Unlike radio and television broadcasters, which are overseen by independent media regulators, the press in most EU countries so far has relied on self-regulation in the form of ethics codes, press and media councils, or ombudspersons.

Now, publishers' lobbies fear the law could limit their editorial control over their publications. A newly-proposed pan-European group of national media regulators is also at the center of their worries: This body, they say, could oversee their editorial activities.

The Commission has fiercely rebutted these arguments, with top officials arguing that, contrary to publishers’ criticism, the rules would instead introduce better safeguards for journalists to make independent editorial decisions.

“For some who say the EU should not regulate their media landscape in Europe, we have a message; we believe the opposite: We need to have good rules,” Jourová said.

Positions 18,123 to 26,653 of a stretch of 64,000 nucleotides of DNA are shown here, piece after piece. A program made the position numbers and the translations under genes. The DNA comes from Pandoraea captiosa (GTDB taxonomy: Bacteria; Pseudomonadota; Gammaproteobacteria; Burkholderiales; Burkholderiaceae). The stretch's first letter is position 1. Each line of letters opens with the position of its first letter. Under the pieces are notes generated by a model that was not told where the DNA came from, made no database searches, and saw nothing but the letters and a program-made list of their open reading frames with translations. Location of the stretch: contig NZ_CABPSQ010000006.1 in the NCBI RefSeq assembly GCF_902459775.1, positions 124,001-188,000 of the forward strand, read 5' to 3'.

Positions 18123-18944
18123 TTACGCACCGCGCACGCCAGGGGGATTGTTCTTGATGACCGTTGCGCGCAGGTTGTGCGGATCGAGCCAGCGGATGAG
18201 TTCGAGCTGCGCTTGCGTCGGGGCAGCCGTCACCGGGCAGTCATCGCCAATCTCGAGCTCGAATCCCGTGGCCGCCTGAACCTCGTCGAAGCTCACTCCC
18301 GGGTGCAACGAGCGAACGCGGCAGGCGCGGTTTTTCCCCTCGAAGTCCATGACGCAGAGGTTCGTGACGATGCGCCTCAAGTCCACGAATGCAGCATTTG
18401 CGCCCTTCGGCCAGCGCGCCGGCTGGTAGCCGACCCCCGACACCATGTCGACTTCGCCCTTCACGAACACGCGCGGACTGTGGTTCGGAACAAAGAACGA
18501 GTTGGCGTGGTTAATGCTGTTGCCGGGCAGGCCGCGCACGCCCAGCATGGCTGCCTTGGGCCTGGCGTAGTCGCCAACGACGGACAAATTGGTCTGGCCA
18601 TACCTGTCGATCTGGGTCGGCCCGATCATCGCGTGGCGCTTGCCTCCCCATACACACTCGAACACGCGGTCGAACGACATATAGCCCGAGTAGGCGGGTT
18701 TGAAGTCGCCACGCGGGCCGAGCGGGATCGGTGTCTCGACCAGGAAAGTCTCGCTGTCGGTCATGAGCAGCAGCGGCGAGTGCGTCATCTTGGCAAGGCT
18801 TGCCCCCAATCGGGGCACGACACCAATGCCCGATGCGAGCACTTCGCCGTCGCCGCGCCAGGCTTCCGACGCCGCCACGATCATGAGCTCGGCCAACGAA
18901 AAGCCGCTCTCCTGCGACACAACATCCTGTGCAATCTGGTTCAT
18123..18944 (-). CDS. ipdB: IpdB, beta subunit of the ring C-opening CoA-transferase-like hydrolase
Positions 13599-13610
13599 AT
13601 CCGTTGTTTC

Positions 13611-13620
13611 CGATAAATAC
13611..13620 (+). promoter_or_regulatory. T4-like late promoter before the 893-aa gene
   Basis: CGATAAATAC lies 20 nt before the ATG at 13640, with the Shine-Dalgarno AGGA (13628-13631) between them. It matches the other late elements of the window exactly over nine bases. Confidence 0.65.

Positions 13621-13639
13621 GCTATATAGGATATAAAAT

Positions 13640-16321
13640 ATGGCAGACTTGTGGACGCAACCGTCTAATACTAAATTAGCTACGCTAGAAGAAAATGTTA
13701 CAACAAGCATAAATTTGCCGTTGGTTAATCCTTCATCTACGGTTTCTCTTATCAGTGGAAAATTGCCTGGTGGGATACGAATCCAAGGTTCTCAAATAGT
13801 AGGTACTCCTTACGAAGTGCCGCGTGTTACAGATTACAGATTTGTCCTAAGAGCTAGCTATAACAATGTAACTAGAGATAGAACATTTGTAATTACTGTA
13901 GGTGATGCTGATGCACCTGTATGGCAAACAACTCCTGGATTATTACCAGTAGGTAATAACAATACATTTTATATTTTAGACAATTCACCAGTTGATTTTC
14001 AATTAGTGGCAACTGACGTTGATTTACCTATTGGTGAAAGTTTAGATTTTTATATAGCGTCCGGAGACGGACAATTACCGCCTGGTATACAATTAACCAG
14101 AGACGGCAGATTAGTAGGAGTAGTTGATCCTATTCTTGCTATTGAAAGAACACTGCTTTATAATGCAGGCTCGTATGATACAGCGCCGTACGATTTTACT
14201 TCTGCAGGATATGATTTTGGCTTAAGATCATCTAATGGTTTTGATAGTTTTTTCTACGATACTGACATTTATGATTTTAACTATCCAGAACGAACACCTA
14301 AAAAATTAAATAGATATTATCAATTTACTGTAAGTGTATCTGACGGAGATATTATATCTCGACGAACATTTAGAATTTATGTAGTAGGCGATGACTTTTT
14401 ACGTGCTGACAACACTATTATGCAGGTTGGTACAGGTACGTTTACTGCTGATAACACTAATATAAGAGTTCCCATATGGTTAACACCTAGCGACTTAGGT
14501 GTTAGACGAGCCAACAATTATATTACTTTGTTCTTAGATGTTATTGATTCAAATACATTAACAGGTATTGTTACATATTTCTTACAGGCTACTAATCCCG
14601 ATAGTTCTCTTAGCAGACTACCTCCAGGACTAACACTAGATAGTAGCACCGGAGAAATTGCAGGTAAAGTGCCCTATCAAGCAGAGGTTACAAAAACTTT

Internal Market Commissioner Thierry Breton emphasized during a press conference that there was “absolutely no attempt from the Commission to grab power.”

The European board would not enforce rules on the disclosure of ownership and on potential conflicts of interests that could affect editorial decisions. It would also not oversee new rules mandating that editors must be free to make individual choices, said a Commission official. Instead, if the law is passed as currently written, the rules could be used in legal disputes before courts but wouldn't be enforced by media regulators.

European Commissioners Věra Jourová and Thierry Breton at a press conference on the European Media Freedom Act

“What the board will do is [issue] some nonbinding opinions when it comes to [media] concentration, where there could indeed be some print media involved, but this is really totally different from saying that we are putting the press under new regulatory authority,” said a Commission official.